In Spring, the skin is exposed to invisible airborne allergens, such as pollen, which in some individuals can lead to release of histamine, a neurotransmitter that dilates blood vessels and leads to inflammation. Higher levels of histamine can lead to the skin being more reactive and can even trigger eczema and allergies. The most readily effected areas for this to occur on the face are on the cheek and the skin surrounding the eye.

    Due to climate change, experts are predicting a worse-than-average spring allergy season and expect the situation to escalate as time goes on. The reason being that concentrations of carbon dioxide in the atmosphere have risen, which increases the release of allergen levels such as pollen and types of fungal growth, such as mold, and the spores they release.

    As professional skin therapists we need to be armed with a few handy tips that we can provide to our clients as part of a prevention plan:

    Reduce Stress Levels
    Stress has been found to actually make your response to allergens worse. Offer a 15 min back massage as an add-on to an anti-inflammatory skin treatment and market it as a “Spring Skin Program.”

    Change Up Your Routine
    If you tend to be someone who experiences some of the symptoms of “Spring Skin” then you may need to consider temporarily switching to a 4 week skin care program that can actively target skin inflammation, puffiness and irritation while repairing the barrier function of the skin. Once your skin is healed and all your symptoms are gone, it’s more than likely that you’ll be able to revert back to your normal home care program.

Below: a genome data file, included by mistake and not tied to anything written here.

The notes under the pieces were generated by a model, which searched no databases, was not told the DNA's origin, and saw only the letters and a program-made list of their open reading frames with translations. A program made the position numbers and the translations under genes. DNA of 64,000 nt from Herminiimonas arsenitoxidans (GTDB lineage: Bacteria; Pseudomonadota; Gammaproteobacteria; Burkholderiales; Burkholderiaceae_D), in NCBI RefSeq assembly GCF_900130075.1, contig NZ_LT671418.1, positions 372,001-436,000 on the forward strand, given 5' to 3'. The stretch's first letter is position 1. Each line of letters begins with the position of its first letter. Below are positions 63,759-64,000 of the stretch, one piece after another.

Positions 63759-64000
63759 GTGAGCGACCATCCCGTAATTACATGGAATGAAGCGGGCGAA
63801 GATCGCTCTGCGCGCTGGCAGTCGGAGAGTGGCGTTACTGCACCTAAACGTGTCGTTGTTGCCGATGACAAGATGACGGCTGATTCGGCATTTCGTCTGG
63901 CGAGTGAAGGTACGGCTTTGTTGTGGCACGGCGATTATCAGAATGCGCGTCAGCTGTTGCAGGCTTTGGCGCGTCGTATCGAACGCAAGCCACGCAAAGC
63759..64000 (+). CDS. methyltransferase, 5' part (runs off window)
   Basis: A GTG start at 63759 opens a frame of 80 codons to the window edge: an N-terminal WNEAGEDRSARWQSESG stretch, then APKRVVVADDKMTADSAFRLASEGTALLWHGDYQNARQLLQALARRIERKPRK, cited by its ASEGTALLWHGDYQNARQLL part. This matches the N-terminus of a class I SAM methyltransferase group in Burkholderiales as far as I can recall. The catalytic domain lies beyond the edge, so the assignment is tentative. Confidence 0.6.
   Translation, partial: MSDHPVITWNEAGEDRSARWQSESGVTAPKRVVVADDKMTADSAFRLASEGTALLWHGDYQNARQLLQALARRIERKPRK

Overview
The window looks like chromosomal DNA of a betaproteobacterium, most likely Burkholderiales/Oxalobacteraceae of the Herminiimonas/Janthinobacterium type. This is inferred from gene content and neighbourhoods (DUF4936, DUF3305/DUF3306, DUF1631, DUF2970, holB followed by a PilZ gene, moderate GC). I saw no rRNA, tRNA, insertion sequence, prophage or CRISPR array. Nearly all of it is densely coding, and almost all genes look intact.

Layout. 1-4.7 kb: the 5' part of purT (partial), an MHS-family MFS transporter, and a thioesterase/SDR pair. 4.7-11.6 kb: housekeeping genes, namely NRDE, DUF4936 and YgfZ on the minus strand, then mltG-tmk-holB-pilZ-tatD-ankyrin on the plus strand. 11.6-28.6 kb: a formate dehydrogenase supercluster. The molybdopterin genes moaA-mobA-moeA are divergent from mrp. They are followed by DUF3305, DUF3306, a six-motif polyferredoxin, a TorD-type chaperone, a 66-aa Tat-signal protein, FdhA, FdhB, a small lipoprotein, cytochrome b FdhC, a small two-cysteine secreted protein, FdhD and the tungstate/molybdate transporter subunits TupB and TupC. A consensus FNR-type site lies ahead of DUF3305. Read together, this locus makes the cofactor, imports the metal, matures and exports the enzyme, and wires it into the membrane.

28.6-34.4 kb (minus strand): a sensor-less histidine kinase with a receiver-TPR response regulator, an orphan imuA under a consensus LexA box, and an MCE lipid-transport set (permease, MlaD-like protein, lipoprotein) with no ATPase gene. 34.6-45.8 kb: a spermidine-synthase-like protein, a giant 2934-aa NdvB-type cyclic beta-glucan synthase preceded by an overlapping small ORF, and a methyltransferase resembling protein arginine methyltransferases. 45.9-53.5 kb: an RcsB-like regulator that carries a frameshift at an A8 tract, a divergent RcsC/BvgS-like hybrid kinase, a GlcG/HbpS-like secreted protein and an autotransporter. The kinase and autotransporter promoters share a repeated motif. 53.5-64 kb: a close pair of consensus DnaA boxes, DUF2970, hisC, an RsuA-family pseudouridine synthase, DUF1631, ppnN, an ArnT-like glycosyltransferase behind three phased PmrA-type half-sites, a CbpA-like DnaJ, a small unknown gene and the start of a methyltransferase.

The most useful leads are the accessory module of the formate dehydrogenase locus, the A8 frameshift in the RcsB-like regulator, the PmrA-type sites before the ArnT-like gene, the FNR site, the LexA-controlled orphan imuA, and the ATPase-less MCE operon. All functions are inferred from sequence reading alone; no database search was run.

Ingredients to look for in your “Spring Skin Care” program should include Avena Sativa, which is proven to have natural anti-irritant and anti-redness properties, and Red Hogweed Root Extract, another amazing ingredient that targets inflammation by limiting the production of pro-inflammatory agents (such as prostaglandins), as well as promoting the production of natural anti-inflammatory agents in the skin. The delicate eye area is often the first to show signs of irritation, so try using a light weight, gel-based eye cream that contains Harpoon Weed and Norwegian Kelp combined with Golden Chamomile. These three ingredients work very well together by limiting the inflammatory mediators, thereby significantly reducing eye puffiness and inflammation by 43%.

    Reduce Your Alcohol Consumption
    Many may not be aware that there is naturally occurring histamine in alcohol, which is made during the fermentation process. Wine, beer and champagne contain the highest concentration of histamine which could exacerbate your symptoms.

    Eat Right
    “Avoiding certain foods and adding more of others — can affect your likelihood of developing seasonal allergies, as well as the severity of your symptoms”, says Leonard Bielory, M.D., American College of Asthma and Immunology.

    German researchers from the University of Bonn published an article in 2007 in the “American Journal of Clinical Nutrition” (AJCN) that identified high-histamine foods. Fish high in histamine include mackerel, herring, sardines and tuna. According to the Michigan Allergy, Sinus and Asthma Specialists (MASAS), fermented, aged and processed meats and cheeses are also high in histamine. It would be advisable for you to refer your client to an allergist and or nutritionist to really get some expert advice in regards to what food to avoid and include in their diet.

    Resources

    http://www.huffingtonpost.com/2013/04/10/best-worst-foodallergies_n_3017544.html#slide=2300996

    http://www.livescience.com/28320-climate-change-allergies.html

    http://www.livestrong.com/article/106451-foods-trigger-histamine-response/#ixzz2QZCqcovx

    http://www.livestrong.com/article/106451-foods-trigger-histamine-response/#ixzz2QZF4d3OX